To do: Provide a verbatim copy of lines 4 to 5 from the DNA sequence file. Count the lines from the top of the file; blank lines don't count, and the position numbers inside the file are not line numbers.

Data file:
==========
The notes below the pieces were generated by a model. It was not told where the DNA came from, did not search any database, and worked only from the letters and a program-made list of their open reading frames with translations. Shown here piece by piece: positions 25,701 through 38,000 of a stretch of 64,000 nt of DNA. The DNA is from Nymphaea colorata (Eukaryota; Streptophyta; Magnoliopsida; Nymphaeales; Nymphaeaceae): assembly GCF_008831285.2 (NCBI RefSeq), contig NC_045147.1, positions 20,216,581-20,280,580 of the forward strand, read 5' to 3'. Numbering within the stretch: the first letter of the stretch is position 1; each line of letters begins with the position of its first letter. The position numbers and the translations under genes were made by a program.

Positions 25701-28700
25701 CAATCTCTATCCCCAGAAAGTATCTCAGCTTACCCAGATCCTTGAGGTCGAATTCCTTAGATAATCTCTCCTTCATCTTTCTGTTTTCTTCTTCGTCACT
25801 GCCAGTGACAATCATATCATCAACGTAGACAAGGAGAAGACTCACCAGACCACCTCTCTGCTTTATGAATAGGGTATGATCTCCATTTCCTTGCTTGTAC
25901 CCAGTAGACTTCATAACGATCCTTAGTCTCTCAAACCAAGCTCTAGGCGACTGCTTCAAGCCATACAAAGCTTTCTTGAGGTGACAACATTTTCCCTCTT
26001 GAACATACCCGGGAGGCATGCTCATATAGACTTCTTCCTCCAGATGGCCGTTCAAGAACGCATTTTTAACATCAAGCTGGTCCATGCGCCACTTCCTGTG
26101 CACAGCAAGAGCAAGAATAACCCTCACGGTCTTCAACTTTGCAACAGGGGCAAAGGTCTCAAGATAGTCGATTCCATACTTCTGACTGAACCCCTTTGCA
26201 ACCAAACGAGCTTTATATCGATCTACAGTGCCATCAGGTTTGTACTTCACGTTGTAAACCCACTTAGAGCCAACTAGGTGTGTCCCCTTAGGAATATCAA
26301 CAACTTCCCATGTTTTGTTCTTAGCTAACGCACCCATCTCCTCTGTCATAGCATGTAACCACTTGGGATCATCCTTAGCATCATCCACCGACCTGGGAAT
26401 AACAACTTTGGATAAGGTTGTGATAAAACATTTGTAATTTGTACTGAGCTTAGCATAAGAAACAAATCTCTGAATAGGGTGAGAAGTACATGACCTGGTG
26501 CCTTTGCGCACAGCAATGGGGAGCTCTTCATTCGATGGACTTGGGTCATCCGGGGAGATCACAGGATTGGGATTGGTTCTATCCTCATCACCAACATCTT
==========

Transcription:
25801 GCCAGTGACAATCATATCATCAACGTAGACAAGGAGAAGACTCACCAGACCACCTCTCTGCTTTATGAATAGGGTATGATCTCCATTTCCTTGCTTGTAC
25901 CCAGTAGACTTCATAACGATCCTTAGTCTCTCAAACCAAGCTCTAGGCGACTGCTTCAAGCCATACAAAGCTTTCTTGAGGTGACAACATTTTCCCTCTT